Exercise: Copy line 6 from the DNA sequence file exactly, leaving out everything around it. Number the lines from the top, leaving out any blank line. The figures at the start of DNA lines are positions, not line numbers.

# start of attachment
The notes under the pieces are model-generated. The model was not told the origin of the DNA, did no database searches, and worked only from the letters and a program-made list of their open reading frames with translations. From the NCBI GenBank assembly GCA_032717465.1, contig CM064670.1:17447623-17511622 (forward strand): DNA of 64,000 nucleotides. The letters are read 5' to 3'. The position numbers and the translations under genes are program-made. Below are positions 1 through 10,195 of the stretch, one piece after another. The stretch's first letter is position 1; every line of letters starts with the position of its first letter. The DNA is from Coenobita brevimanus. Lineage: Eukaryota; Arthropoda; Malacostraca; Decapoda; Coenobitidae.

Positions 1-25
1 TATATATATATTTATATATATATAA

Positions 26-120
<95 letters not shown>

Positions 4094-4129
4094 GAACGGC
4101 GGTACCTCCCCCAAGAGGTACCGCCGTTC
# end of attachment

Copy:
Positions 4094-4129